For the past few weeks, I've been mainlining computer programming courses--taking a Coursera class in Python, a Code Academy class in Ruby, and a few (many) other classes. (I also watched a bunch of lectures on programming for iOS for the immediate goal of making a card counting trainer in time for my girlfriend's trip to Las Vegas--and succeeded!)
The downside of this flurry of activity is that many of my older hobbies and interests have suffered. In particular, I haven't had as much time to write. But I've spent so much time listening to writers and thinking about writing that it's hard to get away from some of the ideas on how to write best. And--surprise surprise--I've noticed a lot of overlap between the two types of work.
For instance, there is the distance between the work in your mind--perfect and elegant and powerful--and the work as it actually starts off, which is usually cramped and clumsy and probably ineffective. In both cases, the writer/programmer has to allow for failure in their process: the computer prototyping process (says the teacher of this Human-Computer Interaction course) should be quick and full of failure--and that's probably the same advice I would give to many a beginning writer. Don't be Professor Seagull, constantly writing and rewriting the same small thing over and over, whether it's code or narrative.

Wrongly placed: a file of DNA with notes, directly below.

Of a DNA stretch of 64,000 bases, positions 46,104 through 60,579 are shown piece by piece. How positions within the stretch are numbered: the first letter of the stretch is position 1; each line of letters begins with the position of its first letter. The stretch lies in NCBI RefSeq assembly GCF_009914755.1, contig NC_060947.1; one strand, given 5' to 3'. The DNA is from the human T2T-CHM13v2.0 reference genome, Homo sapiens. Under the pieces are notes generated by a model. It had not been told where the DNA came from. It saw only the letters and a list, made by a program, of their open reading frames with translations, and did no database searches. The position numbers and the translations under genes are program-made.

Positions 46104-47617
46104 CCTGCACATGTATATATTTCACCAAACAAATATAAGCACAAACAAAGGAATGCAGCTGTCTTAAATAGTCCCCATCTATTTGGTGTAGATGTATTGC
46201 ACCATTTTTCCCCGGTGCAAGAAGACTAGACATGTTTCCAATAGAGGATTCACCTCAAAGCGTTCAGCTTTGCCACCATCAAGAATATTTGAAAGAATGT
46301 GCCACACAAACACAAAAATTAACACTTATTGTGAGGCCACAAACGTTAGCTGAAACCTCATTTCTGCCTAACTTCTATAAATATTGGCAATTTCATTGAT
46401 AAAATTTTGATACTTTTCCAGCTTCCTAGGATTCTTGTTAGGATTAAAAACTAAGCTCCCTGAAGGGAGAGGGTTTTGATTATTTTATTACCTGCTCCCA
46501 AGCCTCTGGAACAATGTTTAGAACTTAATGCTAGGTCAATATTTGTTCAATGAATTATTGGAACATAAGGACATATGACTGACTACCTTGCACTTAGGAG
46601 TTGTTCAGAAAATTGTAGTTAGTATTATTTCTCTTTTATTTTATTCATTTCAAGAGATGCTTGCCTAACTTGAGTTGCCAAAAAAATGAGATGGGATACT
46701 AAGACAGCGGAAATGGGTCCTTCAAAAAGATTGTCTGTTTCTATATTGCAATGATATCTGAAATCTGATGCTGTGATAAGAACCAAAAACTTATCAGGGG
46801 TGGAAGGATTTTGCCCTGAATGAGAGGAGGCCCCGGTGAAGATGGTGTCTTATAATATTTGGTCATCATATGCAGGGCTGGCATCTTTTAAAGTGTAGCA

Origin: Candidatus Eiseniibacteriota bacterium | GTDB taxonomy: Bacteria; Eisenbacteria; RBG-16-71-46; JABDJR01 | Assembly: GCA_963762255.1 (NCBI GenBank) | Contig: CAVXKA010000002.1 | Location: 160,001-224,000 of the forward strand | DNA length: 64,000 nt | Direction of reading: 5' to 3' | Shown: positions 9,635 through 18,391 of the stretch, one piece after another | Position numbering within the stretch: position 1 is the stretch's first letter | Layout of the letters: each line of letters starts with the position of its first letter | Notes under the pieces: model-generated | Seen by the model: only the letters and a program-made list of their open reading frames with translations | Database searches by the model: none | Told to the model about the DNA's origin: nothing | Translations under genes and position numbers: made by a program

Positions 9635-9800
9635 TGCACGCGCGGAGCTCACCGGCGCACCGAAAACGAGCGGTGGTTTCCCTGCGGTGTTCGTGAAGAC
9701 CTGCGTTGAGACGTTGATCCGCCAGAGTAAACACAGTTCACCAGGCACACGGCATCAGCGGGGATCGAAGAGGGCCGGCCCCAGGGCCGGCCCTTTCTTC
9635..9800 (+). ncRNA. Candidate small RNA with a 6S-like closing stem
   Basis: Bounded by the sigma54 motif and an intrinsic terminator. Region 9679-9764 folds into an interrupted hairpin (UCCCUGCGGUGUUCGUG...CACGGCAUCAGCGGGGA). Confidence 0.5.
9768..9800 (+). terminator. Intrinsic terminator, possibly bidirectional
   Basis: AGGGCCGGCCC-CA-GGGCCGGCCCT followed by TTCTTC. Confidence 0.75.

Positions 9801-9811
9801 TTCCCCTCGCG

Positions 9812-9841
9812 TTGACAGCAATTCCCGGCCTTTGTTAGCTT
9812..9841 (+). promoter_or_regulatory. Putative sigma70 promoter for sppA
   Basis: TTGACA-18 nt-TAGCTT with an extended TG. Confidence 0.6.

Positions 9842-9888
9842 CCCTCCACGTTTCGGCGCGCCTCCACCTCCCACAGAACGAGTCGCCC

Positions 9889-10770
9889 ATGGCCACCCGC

On the other hand, whether you're writing code or writing a story, you may not want to be satisfied with your first version. Your story probably needs revising; and your code could probably use some re-factoring. The first time you write something, it probably won't work perfectly; the second time, it might work, but not do the things you want it to do; the third time, you might want to make sure it not only works, but works elegantly. Curiously, in both writing and coding, a lot of revision is thinking about better ways to say the same thing; and what words you can do without.
There are some other overlaps, but those are the salient pieces of advice that are easily transferred between the two fields.
Oh, another lesson: be careful with your punctuation!